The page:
So this is not real rocket science. The concept is very basic.It’s like saving money in US dollars and living in US dollars. This is what many people want to do, but the changes here are being realized. [task] Easier to do and easier to obtain.

Let me add a more interesting point here: For example, in Venezuela, many transactions are conducted through Zelle, which is like the way the Bank of America quickly remits money between U.S. bank accounts. 1% of people in Venezuela have a U.S. bank account, and they have a lot of money in their U.S. bank account. So there are many transactions going back and forth with Zelle. Therefore, everyone in Venezuela wants to have a Zelle account. The problem is that unless you fly to the United States and actually create an account in the United States, you cannot get a Zelle account. Many Venezuelans have no chance to do this. So many of our users think about this service like, oh, it’s like a Zelle account, but anyone can open one, so that’s part of the appeal.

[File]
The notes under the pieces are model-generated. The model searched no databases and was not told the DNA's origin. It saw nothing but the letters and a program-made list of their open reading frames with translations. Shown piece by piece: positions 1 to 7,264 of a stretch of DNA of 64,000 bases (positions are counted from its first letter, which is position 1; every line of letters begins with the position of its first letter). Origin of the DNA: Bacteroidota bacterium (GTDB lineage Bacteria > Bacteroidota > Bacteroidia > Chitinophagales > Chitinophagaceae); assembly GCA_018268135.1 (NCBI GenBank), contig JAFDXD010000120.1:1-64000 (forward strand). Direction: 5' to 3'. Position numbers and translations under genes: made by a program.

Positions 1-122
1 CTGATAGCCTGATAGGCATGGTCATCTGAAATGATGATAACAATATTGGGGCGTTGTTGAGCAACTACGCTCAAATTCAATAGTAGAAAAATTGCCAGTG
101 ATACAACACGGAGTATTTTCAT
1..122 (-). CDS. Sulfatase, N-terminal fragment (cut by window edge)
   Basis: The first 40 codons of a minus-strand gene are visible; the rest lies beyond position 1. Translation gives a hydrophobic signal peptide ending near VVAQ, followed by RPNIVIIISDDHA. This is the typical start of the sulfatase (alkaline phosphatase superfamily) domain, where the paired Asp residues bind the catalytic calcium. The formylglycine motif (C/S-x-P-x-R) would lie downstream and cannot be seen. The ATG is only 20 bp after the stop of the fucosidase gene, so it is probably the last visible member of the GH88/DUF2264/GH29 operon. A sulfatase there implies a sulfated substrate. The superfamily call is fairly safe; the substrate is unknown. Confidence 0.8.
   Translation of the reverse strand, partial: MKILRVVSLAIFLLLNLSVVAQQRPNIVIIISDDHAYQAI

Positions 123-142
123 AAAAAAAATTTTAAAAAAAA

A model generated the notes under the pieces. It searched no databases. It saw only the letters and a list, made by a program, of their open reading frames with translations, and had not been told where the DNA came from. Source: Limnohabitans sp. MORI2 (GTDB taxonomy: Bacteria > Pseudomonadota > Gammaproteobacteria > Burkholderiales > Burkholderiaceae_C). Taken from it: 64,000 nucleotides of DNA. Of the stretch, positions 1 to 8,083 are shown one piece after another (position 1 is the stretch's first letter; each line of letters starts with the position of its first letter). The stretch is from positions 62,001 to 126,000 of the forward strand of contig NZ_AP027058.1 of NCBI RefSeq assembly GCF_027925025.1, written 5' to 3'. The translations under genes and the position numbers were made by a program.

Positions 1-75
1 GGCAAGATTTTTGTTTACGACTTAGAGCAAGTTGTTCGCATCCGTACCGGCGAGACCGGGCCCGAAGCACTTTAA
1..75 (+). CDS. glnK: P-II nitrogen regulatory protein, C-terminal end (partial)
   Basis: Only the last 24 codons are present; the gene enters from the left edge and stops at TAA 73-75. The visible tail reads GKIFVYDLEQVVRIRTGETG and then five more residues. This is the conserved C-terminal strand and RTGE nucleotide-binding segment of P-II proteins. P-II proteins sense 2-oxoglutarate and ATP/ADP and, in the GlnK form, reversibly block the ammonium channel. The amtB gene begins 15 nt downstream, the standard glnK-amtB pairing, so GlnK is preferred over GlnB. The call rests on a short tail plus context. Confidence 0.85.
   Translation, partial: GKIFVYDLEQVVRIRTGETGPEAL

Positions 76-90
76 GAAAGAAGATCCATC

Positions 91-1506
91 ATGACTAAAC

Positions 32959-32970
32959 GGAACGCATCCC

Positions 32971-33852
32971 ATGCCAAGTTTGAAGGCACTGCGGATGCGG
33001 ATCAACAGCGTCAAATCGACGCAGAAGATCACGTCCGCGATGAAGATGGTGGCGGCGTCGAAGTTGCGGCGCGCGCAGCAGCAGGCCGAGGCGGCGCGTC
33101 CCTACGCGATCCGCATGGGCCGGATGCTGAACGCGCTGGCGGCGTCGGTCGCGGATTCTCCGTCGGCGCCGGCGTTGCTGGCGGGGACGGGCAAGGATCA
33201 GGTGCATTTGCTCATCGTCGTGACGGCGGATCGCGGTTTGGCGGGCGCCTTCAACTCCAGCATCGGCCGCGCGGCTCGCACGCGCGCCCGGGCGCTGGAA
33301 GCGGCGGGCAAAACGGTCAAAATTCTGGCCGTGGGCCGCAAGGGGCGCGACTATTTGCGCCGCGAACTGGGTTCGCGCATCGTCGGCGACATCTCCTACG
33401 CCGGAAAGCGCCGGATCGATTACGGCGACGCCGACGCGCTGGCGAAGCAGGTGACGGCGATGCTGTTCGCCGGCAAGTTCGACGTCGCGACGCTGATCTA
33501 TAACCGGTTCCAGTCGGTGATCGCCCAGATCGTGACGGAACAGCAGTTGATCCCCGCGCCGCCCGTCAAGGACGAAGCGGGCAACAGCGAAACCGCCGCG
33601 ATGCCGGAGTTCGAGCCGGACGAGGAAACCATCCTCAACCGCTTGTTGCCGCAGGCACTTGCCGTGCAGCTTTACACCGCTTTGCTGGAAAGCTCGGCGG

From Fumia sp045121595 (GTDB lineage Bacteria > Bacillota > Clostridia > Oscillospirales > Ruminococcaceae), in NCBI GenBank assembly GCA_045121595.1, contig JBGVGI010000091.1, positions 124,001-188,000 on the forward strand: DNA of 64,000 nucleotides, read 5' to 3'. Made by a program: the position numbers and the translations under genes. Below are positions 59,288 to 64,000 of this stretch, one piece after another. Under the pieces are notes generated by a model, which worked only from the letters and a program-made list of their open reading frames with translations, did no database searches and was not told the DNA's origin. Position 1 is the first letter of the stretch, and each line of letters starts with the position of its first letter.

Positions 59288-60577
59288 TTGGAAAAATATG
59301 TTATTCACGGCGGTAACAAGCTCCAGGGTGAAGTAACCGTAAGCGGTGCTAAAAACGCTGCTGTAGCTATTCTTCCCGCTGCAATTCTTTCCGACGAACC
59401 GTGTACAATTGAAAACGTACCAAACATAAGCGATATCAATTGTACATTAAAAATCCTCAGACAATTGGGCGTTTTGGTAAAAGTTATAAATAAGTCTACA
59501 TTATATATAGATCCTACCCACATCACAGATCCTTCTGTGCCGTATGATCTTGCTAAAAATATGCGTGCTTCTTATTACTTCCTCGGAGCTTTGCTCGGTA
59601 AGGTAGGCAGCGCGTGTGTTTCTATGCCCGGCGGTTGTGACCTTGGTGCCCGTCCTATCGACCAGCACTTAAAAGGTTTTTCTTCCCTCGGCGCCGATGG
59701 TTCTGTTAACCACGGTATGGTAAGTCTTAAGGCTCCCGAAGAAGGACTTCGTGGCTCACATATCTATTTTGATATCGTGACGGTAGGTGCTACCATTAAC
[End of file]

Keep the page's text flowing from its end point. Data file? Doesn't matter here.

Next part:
CT: So far, we have mainly discussed RSV and fiat currencies. But what about RSR tokens? What development plan do you have in this regard?

NF: The main function of Reserve Rights tokens is governance. The basket that supports any R token, which is what we call the Reserve stablecoin, must evolve over time. In the long run, you need a very safe and robust method to deal with this evolution in a decentralized manner. Therefore, RSR plays a key role in governance. Another major role played by RSR is to provide insurance. Some reserve stablecoins. The basic mechanism, economics, and purpose of how all this works remain the same, but the exact mechanism of how RSR provides this insurance has undergone some changes in our upcoming version of the agreement.